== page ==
He describes the hostile global situation, particularly significant because of the chill in relations with the Soviets despite Ike’s efforts to pursue peace, recognizing the necessity of a strong deterrence. He had fought along with the Soviets against Germany, forging personal ties with General Zhukov, and hoped it could eventuate in a more durable peace, which was not to be. He goes on to discuss Ike’s frustration both with the false accusations of a “gap” in the arms race when the U.S. enjoyed superiority, and with his inability to find a way out of that race, which he recognized an exercise in futility.
Finally, he turned to the “military-industrial” complex in which peace-time defense industries and their survival threatened to co-opt American foreign policy for its own perpetuation. He warned:
“In the councils of government, we must guard against the acquisition of unwarranted influence, whether sought or unsought, by the military-industrial complex. The potential for the disastrous rise of misplaced power exists and will persist. We must never let the weight of this combination endanger our liberties or democratic processes. We should take nothing for granted. Only an alert and knowledgeable citizenry can compel the proper meshing of the huge industrial and military machinery of defense with our peaceful methods and goals, so that security and liberty may prosper together.”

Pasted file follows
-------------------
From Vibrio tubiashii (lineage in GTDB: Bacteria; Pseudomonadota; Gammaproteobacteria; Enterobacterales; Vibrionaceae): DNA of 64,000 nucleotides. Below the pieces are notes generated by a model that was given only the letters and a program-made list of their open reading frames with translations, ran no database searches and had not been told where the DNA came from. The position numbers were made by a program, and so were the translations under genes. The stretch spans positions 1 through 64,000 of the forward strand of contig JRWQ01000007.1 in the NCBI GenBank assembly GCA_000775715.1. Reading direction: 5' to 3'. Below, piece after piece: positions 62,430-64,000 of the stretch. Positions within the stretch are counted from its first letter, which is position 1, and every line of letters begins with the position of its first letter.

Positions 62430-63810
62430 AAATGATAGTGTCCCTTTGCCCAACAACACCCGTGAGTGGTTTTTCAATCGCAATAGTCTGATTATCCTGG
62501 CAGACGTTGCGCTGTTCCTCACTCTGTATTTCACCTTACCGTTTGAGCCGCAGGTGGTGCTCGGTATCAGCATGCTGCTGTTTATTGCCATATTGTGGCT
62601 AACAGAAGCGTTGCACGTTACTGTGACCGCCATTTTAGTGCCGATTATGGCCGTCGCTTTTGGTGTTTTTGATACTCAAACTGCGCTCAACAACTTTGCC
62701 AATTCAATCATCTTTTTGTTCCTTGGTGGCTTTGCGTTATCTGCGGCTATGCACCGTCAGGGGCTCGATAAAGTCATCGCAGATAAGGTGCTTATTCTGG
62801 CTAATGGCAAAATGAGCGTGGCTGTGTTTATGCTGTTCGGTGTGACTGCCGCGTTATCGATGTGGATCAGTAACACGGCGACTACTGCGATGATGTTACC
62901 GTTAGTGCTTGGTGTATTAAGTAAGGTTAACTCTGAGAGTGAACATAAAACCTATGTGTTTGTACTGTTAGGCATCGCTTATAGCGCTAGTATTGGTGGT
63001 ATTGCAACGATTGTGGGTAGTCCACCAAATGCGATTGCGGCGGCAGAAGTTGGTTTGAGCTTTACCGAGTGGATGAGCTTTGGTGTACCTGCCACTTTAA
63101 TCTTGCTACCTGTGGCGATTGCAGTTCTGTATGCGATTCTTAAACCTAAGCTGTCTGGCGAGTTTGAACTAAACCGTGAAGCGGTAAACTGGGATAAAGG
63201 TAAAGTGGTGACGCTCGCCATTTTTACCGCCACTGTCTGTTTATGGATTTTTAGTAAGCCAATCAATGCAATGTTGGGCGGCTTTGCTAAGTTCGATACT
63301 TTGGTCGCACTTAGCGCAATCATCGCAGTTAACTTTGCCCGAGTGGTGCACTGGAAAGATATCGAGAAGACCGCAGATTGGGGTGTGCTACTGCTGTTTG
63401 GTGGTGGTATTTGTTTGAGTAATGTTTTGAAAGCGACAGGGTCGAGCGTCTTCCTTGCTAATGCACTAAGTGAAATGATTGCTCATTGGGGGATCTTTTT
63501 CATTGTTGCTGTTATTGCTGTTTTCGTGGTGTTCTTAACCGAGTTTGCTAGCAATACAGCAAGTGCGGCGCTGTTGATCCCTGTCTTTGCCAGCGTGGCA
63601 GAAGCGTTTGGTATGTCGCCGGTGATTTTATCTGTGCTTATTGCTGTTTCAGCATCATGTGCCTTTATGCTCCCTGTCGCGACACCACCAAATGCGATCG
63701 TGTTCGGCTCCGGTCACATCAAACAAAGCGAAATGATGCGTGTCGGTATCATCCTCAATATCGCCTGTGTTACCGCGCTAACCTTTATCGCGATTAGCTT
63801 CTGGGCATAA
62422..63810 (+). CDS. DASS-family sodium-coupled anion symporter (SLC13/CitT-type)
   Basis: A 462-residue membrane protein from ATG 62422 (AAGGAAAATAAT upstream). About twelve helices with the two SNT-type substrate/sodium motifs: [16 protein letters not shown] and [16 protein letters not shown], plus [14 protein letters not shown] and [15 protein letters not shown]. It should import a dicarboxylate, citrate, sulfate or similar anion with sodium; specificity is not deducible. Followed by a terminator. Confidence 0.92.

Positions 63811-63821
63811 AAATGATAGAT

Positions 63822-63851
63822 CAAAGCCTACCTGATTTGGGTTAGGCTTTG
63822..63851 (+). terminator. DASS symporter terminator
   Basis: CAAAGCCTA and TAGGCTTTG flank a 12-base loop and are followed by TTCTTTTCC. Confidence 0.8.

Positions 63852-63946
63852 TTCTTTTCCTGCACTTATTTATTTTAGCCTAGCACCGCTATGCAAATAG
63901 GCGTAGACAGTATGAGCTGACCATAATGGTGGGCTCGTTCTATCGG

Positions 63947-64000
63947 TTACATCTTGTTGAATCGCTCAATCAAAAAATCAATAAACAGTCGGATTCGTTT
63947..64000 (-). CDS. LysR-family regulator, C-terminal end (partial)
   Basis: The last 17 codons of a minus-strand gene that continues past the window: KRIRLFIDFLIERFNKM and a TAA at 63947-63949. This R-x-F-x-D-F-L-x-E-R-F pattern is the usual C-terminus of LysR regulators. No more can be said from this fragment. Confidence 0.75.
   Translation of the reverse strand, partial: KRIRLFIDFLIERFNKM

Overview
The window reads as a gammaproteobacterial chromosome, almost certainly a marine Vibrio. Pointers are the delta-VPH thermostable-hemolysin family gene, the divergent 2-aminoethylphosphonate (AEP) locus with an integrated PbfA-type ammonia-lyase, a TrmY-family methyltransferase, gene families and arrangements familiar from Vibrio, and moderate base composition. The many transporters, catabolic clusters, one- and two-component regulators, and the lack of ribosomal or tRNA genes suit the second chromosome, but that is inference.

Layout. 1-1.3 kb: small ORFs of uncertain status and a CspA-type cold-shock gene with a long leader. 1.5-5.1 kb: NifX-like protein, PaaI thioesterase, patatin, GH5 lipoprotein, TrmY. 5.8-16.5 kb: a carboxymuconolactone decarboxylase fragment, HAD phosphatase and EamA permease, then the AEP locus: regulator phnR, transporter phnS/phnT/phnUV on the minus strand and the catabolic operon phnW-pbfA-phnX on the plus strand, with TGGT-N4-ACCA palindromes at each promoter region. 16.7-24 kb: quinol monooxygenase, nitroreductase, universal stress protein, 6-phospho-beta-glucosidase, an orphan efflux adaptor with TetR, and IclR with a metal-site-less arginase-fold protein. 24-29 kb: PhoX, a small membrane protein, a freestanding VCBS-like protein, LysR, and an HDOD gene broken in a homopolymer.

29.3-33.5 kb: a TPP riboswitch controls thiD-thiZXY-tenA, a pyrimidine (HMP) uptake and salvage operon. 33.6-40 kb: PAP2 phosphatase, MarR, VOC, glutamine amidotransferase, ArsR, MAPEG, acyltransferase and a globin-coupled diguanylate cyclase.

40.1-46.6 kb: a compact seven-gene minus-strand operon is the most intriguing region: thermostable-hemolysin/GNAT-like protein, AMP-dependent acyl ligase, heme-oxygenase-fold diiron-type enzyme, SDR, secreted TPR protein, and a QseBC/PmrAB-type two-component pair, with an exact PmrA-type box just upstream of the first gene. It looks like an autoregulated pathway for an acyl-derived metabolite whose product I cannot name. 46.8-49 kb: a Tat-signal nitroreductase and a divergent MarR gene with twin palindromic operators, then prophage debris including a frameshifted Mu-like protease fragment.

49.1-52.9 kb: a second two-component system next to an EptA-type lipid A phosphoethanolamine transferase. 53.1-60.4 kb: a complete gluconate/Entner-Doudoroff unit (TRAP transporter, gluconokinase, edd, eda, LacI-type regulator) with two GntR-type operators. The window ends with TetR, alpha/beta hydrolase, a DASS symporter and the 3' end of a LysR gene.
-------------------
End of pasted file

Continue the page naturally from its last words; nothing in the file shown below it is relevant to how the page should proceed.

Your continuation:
The concluding section of Baier’s book covers the last three days. He discusses the thorough work Eisenhower did in planning the transition from his end to provide continuity and to allow the new president to be able to lead well from day one. He held a good-bye press conference. On his last day, he dealt with the huge snowfall that blanketed D.C. and prepared to greet the incoming president and for the handing off of power. He said goodbyes to the White House staff, met the Kennedys, heard Kennedy’s magnificent address, and then departed for Gettysburg.
He would meet again with Kennedy a few months later at Camp David, where he discussed the failed Bay of Pigs mission with Kennedy and helped him debrief that experience and consider how he would handle future instances of proposed actions. Eisenhower unfailingly offered his advice when sought, wrote his memoirs and enjoyed a resurgence of popularity until his health failed in 1968 and he passed in 1969.
Baier’s account seemed to me more adulatory than a balanced history. Yet he underscored several important points about Eisenhower worth consideration by our present political leaders. One was his willingness to work with the whole Congress and not just his own party. There was clarity about the common task they shared to serve the whole country, even while they differed at times how to do so. Country was always ahead of personal ambition. A second was the soldier committed to pursuing peace, perhaps truer to his Quaker roots than many thought him. He got the country out of Korea and kept it out of war, while never sacrificing a clear-eyed strong defense. And finally, he was a man of principle, not perfect but honorable. Baier’s point is that these are qualities that we should look for in all of our presidents, something I cannot dispute. The tougher question to my mind is, why don’t we?